Labor believes this; it is in our DNA—indeed, it is in our very name.

Today, the government continues to run with an oft-repeated mantra that they are 'good economic managers', but the facts just don't stack up. For six years now they have been relying on outside influences to keep the economy ticking over, unwilling to intervene to protect the livelihoods of working Australians, lest this put at risk their surplus. We are now in a per-capita recession. If it weren't for immigration, the economy would be going backwards. We have record household debt, declining living standards and declining productivity—and I'm going to come back to productivity. In fact, this government is asleep at the wheel on getting Australia to be more productive. They are still on a sugar high from an unexpected election win and they are delivering nothing.

On productivity, we often think of productivity in a simple way: whether people are working sufficient hours and whether that has contributed to the economy. But I want to go to Harvard University's Kennedy School of Government, which has developed The Atlas of Economic Complexity. This maps the economic progress and opportunities of various countries. The data in the index shows that Australia ranks 93rd out of 133 economies—93rd! We are behind Morocco, Senegal and Uganda. We have many success stories in technology and education services, but we also have the same export profile as Angola.

Ensuring Australians are better educated, better trained for work and re-skilled has never been more important, because if we do not do these things our economy will go backwards. But this sitting fortnight has shown us that all this government has by way of response are plans to punish registered organisations, to punish the very organisations that represent working people. They've had a go at cutting the unions off at the knees, which was clearly the first step in a long play to re-introduce a WorkChoices-type piece of legislation.

Many wage earners haven't had a pay rise in real terms for the last decade. The last time business investment was this weak was almost 30 years ago and we were in the middle of a recession. To top this off, the Treasurer has been out talking on the importance of paying down the national debt. This avoids the inconvenient fact that it was the government who voted with the Greens political party to scrap Labor's debt ceiling—that was in 2013. National debt has never been higher. It has now reached a record $400 billion, all on this government's watch.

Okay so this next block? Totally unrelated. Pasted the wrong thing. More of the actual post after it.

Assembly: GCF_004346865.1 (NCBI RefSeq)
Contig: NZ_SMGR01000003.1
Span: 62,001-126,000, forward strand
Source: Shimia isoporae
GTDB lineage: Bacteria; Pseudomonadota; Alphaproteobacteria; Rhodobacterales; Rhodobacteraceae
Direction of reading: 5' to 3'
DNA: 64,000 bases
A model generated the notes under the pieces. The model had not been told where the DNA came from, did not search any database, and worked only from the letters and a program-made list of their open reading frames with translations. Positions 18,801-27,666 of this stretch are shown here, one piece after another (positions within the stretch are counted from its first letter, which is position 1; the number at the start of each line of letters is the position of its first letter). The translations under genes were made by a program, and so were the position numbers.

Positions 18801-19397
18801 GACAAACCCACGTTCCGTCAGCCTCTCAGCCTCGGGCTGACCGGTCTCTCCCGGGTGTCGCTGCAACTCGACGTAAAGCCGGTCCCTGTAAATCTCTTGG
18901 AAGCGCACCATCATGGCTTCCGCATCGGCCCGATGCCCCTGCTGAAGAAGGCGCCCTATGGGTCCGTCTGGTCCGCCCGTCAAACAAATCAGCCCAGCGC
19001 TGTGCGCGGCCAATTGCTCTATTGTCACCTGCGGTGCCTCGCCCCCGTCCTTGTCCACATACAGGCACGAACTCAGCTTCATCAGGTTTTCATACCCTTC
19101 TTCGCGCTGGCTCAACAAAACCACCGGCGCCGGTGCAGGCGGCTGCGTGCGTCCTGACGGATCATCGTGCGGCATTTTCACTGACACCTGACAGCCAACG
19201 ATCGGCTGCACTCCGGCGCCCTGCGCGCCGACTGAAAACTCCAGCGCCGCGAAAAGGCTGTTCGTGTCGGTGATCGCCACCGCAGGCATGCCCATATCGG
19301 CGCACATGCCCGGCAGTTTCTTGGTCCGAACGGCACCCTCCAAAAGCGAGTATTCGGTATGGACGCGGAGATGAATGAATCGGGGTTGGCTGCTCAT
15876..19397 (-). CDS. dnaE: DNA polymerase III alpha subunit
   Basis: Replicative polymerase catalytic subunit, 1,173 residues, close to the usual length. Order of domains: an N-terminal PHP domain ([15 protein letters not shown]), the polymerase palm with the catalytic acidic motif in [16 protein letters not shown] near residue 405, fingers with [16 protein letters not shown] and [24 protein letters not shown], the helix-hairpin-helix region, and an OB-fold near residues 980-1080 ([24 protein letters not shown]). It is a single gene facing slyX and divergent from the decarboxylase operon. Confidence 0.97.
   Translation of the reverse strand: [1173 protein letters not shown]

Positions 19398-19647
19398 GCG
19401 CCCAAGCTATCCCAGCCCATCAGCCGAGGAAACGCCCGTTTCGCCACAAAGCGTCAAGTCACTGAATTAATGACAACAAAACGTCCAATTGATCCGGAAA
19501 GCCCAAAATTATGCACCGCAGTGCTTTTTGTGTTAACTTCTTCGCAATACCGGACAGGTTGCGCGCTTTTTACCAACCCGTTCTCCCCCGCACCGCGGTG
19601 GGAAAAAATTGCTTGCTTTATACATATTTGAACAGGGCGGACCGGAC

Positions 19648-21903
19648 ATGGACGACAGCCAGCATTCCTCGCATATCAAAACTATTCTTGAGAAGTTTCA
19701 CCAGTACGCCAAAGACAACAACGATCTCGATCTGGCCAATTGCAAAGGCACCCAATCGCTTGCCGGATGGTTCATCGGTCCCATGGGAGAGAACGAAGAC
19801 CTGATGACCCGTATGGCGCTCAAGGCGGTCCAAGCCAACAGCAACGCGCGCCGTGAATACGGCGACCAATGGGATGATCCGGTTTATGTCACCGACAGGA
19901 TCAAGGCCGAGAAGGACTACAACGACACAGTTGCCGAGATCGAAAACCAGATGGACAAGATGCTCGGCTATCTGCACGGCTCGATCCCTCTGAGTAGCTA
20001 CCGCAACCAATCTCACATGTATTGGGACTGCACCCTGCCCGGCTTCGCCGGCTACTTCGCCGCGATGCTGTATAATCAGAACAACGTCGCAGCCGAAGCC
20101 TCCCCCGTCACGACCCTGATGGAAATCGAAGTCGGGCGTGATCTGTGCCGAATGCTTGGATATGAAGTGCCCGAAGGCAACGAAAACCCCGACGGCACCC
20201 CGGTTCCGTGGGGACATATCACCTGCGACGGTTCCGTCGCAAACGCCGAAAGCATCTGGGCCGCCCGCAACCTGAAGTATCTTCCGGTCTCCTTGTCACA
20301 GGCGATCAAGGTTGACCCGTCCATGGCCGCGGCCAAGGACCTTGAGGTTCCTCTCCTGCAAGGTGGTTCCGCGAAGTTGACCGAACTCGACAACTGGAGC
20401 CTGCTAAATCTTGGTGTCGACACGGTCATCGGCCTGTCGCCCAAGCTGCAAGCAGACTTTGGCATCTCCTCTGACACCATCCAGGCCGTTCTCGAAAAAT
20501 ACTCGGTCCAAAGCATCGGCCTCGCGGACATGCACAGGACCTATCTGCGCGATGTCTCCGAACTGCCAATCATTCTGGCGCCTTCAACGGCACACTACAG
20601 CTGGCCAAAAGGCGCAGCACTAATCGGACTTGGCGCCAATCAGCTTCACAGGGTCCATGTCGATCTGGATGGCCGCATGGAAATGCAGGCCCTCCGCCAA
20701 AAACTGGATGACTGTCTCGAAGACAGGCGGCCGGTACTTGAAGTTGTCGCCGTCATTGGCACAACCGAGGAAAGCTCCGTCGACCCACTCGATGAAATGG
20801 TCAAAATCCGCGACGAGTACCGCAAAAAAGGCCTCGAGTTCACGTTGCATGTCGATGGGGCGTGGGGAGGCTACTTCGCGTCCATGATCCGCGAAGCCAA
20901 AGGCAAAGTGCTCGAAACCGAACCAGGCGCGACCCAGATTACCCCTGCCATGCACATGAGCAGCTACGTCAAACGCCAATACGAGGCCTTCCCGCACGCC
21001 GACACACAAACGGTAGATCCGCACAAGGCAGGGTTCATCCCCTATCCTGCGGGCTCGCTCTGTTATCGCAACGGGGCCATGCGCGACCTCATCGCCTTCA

At every turn, the government refuses to use the levers available to it to pump stimulus into this moribund economy and give it the kickstart it so desperately needs. As today's account figures show, the first tranche of tax cuts hasn't had the desired flowthrough effect it was meant to have. In an indication that the public know trouble is on the way, they have decided to bank the money instead. In a recent speech, Dr Lowe, the Reserve Bank governor, said that, looking towards full employment, 'monetary policy is not the only option, and there are limitations to what can be achieved'. Not for the first time in recent months, he went on to say that fiscal policy, through infrastructure spending, should be considered.

This all lends itself to the increasingly apparent truth that this government never expected to win the 2019 election and therefore never put in place a vision or a plan for guiding the economy through these challenging times. Perhaps they should reflect on the third part of the Reserve Bank Act, which states:

… the economic prosperity and welfare of the people of Australia.

I don't often recommend that people read the objectives of the Reserve Bank Act, but it is unusual in a central bank and I think it's well worth having regard to. All policies at the moment need to be framed around job creation and productivity gains, not in propping up a milestone surplus, which seems to be getting narrower and narrower by the day.